The Oliver Goldsmith Literary Festival

Goldsmith Statue at Ballymahon

The Oliver Goldsmith Literary Festival, is a tribute to the life , poetry and literature of the great writer Oliver Goldsmith who hailed from the village of Pallas, in County Longford.  Held every year in Goldsmiths honor, the festival is always a well attended affair with both poets and writers of local, national and international recognition in attendance. Combining a series of talks, poetry recitals, a literary tour of Goldsmith country as well as musical entertainment, the weekend sees ever increasing numbers come to join in the celebration. This years programme of events is available to see by visiting the dedicated website,

Born into the world on Nov. 10, 1728,  the fifth of eight children, he was awkward and slight, and an early attack of smallpox which left him pitifully marked for life. All of his life, Goldsmith suffered from a desperate lack of self-confidence, especially among people of eminence or fashion, although he could be robustly, prankishly happy in the tippling, ballad-singing company of tavern jokers.

When Goldsmith was not quite 16 years old, he entered Trinity College, Dublin. However Goldsmiths sister having become engaged to a rich mans son, the father (a poor Anglican clergyman) made it a point of honour to provide her with a substantial dowry. In doing so he exhausted the family fortunes. The result was that Goldsmith had to attend Trinity as a sizar, that is, as one who got free lodging and the scraps of the commons kitchen; in return for this, he did menial chores. He also had to wear a distinctive garb to indicate his inferior status. Nevertheless, he managed to scrape a Bachelor of Arts degree by 1749.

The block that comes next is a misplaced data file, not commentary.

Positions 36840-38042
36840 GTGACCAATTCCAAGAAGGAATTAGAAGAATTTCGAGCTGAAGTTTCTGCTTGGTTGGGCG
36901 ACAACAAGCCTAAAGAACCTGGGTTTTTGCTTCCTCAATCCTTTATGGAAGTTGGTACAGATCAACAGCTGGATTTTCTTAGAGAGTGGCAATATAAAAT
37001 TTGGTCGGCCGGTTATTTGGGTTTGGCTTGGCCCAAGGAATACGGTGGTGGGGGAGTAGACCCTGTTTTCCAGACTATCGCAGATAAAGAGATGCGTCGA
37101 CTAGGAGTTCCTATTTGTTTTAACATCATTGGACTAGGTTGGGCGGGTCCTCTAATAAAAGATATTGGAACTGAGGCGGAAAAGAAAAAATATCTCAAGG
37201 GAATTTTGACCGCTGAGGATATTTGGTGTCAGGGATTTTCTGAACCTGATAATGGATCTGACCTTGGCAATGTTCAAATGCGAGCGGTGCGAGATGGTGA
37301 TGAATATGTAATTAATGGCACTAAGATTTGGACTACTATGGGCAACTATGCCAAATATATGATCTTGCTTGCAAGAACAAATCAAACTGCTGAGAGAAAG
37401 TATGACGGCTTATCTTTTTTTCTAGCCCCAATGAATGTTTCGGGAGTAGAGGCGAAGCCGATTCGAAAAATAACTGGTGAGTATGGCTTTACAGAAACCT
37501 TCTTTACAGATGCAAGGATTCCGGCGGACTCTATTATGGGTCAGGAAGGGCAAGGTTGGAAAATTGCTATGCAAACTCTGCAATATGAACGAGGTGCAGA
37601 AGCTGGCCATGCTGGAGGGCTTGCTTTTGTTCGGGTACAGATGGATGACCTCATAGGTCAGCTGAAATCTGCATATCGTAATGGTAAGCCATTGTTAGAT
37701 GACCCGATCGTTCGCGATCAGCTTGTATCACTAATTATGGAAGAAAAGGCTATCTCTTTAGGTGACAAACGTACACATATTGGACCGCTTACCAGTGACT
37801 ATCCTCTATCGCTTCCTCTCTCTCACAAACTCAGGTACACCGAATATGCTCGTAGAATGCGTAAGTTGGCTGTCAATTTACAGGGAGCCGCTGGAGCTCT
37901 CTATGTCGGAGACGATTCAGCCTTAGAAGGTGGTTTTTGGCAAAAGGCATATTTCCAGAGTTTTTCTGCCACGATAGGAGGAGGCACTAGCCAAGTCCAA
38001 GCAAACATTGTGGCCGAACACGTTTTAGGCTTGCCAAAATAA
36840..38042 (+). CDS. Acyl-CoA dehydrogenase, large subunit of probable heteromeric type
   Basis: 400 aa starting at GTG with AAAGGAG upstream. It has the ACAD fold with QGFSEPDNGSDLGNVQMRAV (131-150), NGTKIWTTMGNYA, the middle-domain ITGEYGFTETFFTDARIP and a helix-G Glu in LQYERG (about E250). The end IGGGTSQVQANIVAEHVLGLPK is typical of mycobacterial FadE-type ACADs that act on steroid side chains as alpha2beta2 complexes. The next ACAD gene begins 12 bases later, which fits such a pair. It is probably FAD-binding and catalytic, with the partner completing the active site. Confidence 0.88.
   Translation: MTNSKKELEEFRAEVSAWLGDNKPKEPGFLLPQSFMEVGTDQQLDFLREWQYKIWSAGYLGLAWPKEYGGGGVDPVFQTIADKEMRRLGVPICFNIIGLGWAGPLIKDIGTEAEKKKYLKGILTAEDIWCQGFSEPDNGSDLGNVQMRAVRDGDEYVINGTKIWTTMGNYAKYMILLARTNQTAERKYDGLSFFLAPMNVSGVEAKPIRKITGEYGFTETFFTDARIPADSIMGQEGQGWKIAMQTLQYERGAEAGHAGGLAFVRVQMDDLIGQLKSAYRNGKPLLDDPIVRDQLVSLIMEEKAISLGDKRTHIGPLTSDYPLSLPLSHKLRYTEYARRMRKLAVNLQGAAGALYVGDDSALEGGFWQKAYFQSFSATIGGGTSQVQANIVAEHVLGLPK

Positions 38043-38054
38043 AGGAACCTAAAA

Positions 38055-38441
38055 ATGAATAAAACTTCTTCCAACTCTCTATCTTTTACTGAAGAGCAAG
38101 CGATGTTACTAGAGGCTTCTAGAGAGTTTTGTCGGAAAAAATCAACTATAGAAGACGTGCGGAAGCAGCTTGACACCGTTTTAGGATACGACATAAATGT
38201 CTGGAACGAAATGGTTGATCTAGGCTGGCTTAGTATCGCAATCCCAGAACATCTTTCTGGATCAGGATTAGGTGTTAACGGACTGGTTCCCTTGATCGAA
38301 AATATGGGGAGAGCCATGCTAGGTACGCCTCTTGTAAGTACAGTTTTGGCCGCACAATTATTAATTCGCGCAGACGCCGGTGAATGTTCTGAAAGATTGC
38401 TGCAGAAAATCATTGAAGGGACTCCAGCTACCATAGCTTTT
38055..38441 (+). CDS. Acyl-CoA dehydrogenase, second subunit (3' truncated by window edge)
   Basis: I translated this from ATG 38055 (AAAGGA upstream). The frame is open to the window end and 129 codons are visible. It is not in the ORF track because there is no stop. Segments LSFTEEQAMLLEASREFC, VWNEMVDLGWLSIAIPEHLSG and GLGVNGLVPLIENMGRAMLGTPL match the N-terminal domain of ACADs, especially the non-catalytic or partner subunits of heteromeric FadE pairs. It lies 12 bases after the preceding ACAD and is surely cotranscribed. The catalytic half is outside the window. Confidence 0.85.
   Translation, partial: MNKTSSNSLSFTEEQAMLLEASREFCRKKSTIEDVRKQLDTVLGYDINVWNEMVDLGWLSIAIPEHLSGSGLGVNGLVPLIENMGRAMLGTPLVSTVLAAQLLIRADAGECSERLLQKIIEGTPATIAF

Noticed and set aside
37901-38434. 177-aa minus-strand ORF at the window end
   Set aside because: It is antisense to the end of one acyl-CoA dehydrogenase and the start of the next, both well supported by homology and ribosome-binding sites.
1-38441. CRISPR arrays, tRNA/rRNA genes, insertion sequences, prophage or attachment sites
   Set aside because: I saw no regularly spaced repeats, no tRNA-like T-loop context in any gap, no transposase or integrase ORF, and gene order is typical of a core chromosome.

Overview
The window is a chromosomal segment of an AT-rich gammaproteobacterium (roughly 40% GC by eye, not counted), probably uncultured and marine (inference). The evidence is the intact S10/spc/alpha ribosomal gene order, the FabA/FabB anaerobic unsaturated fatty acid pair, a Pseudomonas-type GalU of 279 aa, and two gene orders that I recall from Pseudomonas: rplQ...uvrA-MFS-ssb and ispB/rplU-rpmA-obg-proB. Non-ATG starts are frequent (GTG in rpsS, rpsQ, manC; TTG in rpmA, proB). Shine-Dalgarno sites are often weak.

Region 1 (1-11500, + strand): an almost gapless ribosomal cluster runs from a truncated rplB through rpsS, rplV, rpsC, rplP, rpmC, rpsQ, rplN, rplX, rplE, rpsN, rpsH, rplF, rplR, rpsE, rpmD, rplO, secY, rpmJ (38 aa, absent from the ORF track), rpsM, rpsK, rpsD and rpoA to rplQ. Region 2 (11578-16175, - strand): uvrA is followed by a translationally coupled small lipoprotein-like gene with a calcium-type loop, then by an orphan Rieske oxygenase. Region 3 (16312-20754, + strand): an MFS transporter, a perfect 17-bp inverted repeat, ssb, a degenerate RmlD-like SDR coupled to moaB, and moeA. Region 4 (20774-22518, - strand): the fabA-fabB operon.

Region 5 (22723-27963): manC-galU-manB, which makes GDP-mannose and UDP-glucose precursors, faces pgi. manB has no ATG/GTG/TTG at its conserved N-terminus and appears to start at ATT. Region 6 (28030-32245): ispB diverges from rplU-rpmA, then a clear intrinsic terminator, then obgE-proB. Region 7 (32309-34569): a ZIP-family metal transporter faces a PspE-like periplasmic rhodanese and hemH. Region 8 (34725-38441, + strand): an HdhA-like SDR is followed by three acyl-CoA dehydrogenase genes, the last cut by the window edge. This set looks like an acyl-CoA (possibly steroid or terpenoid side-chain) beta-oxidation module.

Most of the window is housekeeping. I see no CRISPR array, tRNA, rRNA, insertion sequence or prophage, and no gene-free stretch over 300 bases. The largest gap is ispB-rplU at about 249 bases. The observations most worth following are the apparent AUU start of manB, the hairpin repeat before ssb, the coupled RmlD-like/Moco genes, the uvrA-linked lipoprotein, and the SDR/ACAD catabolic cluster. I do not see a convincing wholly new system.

Then Goldsmith studied theology, law, and medicine in turn for a year or two each; but he preferred fishing and flute playing to books. He traveled for a year in Europe, and then settled in London. He claimed to be a physician with a degree from a foreign university, and people called him “doctor.” Nobody came for treatment, however, so he turned to writing.

Goldsmiths essays “The Citizen of the World”, published in 1762, won the attention of Samuel Johnson, then England’s leading man of letters. Johnson included Goldsmith in his circle of friends. Writing brought Goldsmith a fair income, but he was perpetually in debt. He died on April 4, 1774, after trying to cure himself of a fever.

“Our greatest glory consists not in never falling, but in rising every time we fall” ( The Citizen of the World (1732) Oliver Goldsmith)

Venue: Abbeyshrule and Ballymahon
Contact: Seamus Mc Cormack
Tel: 00353 (0)87 6189506

County Longford Tourism Office Market Square, Longford, Ireland    Phone: +353 (0)43 33 42577 +353 (0)85 8888876    Email: